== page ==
Pre-tax profits for LSE member firms shot up from pounds 89m in 1992 (which included a pounds 126m loss in the third quarter) to pounds 1.2bn in 1993, making it the most profitable year since the survey began in 1988.
The report also showed revenues surging ahead by a quarter in the second half of last year to pounds 2.4bn.
But expenditure was driven up by a third in the same period to pounds 1.8bn, especially by staff costs, and bumper bonuses as traders took advantage of resurgent markets and falling interest rates. Salary costs leapt by 95 per cent in the fourth quarter compared with the same period in 1992. Bonuses accounted for 29 per cent of staff costs in the last quarter, compared with 13 per cent in the third and less than 10 per cent in the second.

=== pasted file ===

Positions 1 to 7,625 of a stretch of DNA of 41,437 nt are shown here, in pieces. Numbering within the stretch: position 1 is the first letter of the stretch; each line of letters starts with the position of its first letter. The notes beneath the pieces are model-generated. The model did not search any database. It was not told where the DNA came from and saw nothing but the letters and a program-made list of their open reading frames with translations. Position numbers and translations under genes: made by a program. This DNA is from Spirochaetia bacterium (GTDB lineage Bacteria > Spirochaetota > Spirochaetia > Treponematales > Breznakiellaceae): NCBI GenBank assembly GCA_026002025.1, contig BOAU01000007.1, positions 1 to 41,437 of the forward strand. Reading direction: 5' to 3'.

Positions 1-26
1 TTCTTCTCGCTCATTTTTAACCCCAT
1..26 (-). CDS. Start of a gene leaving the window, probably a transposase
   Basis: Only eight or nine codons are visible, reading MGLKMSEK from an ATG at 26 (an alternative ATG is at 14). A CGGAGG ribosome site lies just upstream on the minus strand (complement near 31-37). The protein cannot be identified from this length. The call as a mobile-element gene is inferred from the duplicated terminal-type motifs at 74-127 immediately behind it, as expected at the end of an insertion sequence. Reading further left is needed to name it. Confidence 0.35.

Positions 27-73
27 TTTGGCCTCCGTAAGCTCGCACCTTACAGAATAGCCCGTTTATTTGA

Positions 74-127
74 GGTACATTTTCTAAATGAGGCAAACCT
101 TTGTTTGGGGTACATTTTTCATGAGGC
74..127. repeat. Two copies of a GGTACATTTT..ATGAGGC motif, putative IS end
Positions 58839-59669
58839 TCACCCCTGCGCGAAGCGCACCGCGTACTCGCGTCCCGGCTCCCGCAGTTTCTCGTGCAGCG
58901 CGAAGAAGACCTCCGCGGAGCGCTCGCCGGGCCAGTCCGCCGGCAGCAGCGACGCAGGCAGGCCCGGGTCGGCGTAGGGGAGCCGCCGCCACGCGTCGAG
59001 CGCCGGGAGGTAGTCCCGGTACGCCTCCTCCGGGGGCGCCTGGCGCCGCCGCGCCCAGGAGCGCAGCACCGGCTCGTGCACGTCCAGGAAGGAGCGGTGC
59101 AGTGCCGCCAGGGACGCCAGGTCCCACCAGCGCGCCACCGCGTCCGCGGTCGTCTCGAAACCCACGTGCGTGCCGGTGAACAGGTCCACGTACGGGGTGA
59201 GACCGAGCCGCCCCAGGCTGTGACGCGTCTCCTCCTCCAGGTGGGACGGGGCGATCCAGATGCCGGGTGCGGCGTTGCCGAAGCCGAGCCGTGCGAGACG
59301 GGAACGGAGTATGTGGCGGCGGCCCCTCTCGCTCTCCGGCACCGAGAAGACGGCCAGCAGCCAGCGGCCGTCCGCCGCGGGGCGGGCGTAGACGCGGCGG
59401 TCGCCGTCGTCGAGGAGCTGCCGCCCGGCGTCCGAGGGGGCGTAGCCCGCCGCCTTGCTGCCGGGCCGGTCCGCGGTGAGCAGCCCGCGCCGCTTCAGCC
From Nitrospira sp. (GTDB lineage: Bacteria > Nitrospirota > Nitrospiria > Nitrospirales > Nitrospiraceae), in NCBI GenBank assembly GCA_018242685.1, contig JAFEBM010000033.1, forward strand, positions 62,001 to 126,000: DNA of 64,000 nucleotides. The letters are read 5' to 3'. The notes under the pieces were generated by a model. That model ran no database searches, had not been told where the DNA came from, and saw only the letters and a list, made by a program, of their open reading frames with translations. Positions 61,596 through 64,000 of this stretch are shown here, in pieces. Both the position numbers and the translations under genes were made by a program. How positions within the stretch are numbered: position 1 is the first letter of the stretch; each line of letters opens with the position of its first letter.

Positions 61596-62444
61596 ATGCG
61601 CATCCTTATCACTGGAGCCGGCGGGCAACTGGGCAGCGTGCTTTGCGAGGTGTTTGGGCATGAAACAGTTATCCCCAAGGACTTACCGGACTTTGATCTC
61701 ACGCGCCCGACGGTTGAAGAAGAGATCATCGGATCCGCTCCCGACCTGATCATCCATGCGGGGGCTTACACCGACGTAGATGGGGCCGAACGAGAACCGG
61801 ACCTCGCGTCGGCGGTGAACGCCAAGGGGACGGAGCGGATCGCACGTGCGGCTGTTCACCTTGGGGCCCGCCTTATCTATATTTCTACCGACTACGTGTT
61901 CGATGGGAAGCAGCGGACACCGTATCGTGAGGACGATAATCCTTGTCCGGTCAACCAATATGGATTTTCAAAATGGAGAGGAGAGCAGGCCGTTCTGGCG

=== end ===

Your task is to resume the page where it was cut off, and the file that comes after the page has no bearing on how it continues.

Securities firms enjoyed an average return on capital of 20 per cent, the healthiest rate seen in the past five years. This compared with only 2 per cent in 1992.
The LSE survey suggests that increasing volatility of dealing revenues is likely to pull profits down from 1993 levels. Figures for equity trading and capital-raising indicate, however, that levels of commission revenue and corporate fees will be maintained.
The LSE warns: 'Heavy dealing losses among US firms have been widely reported and may be repeated in the London market, particularly among firms more committed to proprietary trading.'
Very large and very small securities firms have been the most consistently successful in the past year, the Stock Exchange said.
New issues activity broke all records in the five months to May 1994. A total of 116 new companies were listed in the first five months, raising pounds 6.6bn, bigger than the pounds 5.9bn raised by 180 companies during the whole of 1993.
The figures reveal a resurgence of activity in manufacturing, which is emerging from recession. General manufacturers raised over pounds 900m in the first quarter this year, more than four times as much as in the previous three months ( pounds 221m).Reuse content